The eventual goal is to get all sites running on Python/Flask/gunicorn and use supervisor ([details on that here]( but in the mean time I had to set up PHP/CGI support in nginx.

These are some of those configs:

## mod_rewrite site with an index.cgi

Apache config using mod_rewrite:

<IfModule mod_rewrite.c>
RewriteEngine on
RewriteBase /
RewriteCond %{REQUEST_FILENAME} !-f
RewriteCond %{REQUEST_FILENAME} !-d
RewriteRule . /index.cgi [L]

Ported over to nginx:

server {
listen 80;

root /home/www/sites/;
index index.cgi index.html index.htm;

location / {
try_files $uri $uri/ /index.cgi;

# legacy CGI scripts
# <>
location ~ \.cgi$ {
try_files $uri $uri/ /index.cgi;
gzip off;
fastcgi_pass unix:/var/run/fcgiwrap.socket;
include fastcgi_params;
fastcgi_param SERVER_NAME $host;

## Legacy PHP and CGI Script Support used some PHP scripts ([Piwik Analytics]( in the `/piwik` folder and some legacy CGI scripts (ttf2eot converter, etc.) in `/wizards` and these had to continue working while the rest of the site moved to gunicorn/supervisor/nginx.

Irrelevant aliases were removed from this snippet along with SSL settings (not very interesting).

server {
listen 443 ssl;

# (ssl configs removed)

index index.cgi index.html index.htm;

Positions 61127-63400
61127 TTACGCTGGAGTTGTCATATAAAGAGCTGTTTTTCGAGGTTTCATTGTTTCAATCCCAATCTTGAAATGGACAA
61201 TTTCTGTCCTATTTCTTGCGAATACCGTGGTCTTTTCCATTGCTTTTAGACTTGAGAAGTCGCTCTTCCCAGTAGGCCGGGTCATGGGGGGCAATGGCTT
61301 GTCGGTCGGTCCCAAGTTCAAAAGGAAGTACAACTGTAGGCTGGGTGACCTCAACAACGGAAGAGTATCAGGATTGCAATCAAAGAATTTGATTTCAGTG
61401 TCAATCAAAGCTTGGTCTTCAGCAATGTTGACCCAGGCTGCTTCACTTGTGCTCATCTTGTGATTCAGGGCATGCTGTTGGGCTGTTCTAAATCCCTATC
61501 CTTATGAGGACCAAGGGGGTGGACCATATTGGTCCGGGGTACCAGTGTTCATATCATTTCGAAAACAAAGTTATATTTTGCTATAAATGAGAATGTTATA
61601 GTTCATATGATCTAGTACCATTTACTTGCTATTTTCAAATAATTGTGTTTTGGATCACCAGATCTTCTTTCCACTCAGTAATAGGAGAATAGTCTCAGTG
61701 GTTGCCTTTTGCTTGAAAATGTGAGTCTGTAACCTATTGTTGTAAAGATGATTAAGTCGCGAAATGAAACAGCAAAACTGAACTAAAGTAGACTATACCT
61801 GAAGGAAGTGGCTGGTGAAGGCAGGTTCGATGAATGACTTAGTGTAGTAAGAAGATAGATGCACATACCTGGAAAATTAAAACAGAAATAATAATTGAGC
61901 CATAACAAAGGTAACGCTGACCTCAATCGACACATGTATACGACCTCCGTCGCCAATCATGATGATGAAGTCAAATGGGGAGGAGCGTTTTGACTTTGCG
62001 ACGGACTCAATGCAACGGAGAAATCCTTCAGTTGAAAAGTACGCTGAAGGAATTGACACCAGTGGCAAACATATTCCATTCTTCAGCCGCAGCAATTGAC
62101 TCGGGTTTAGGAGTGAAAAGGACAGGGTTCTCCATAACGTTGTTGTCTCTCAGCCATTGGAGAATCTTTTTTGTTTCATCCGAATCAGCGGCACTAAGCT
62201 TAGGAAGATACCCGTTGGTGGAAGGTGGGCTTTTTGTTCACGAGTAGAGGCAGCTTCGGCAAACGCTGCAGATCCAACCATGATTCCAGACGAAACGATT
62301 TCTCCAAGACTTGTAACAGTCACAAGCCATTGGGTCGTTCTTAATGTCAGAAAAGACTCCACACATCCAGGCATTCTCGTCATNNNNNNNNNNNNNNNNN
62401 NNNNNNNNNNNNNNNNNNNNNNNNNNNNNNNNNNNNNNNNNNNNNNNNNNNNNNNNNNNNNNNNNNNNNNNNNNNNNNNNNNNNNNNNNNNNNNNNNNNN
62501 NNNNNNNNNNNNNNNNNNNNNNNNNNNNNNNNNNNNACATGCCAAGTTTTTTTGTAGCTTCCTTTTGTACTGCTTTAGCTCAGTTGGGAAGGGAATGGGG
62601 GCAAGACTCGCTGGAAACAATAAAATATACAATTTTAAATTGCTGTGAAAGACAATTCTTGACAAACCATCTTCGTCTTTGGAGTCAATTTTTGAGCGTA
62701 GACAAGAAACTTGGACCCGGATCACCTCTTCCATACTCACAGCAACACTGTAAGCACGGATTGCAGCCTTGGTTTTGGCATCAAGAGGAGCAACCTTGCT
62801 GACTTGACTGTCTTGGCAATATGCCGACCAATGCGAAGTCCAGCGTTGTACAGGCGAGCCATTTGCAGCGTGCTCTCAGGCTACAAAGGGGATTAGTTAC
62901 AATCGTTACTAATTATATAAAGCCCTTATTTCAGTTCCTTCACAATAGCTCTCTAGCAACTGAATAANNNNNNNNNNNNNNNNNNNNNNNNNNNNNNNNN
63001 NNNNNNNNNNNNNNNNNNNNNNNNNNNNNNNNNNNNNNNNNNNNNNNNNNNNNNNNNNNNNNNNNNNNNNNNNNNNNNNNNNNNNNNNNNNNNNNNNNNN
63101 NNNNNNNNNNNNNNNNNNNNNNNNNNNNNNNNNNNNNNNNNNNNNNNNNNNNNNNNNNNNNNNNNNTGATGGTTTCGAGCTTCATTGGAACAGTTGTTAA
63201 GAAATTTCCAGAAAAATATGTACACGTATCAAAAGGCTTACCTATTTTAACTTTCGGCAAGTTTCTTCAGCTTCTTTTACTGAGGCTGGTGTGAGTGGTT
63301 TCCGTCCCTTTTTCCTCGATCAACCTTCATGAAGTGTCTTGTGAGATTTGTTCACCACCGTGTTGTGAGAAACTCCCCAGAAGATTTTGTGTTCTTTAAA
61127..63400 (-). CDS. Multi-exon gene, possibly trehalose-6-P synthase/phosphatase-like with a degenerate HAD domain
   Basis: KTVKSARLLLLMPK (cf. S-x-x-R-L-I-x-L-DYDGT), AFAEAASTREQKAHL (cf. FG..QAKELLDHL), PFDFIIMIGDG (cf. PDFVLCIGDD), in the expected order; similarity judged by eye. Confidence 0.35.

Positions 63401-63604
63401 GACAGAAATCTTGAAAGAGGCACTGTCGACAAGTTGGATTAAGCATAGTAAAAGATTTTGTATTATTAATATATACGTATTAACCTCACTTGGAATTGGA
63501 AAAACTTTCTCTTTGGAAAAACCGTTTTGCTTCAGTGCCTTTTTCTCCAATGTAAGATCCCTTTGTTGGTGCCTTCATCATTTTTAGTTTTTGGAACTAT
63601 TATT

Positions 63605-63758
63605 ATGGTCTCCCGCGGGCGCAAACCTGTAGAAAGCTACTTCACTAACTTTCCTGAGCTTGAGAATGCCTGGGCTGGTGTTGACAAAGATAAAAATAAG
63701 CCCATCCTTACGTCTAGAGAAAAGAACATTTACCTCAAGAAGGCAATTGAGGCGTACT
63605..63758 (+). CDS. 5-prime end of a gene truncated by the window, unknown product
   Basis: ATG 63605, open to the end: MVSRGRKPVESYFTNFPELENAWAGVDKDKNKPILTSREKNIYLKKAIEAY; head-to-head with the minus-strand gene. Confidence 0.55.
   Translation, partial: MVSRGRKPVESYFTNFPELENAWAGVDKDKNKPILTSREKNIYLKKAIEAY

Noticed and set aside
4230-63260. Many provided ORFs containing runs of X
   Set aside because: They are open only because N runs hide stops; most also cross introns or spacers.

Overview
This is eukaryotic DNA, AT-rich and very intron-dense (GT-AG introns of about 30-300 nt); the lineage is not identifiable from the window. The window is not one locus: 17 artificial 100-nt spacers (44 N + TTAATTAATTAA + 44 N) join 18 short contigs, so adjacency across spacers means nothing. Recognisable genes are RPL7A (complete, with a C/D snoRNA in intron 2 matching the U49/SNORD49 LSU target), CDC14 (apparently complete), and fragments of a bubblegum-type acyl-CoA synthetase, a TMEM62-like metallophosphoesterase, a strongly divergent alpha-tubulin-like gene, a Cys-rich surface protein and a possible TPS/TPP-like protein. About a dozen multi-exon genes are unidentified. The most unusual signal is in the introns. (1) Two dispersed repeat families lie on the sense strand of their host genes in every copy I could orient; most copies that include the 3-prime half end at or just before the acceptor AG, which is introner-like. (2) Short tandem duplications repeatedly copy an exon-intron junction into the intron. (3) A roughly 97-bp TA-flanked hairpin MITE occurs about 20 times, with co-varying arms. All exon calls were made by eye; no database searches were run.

root /home/www/git/rophako;

location /static {
alias /home/www/public_html/static;
location /piwik {
alias /home/www/public_html/piwik;
index index.php;
location /wizards {
alias /home/www/public_html/wizards;

# uwsgi
location / {
proxy_set_header Host $host;
proxy_set_header X-Real-IP $remote_addr;
proxy_set_header X-Forwarded-For $remote_addr;

# run php scripts
location ~ \.php$ {
include fastcgi_params;
fastcgi_split_path_info ^(.+\.php)(/.+)$;
fastcgi_pass unix:/var/run/php5-fpm.sock;
fastcgi_index index.php;
fastcgi_param SCRIPT_FILENAME /home/www/public_html$fastcgi_script_name;

# legacy CGI scripts
location ~ \.cgi$ {
try_files $uri $uri/ /index.cgi;
gzip off;
root /home/www/public_html;
fastcgi_pass unix:/var/run/fcgiwrap.socket;
include fastcgi_params;
fastcgi_param SERVER_NAME $host;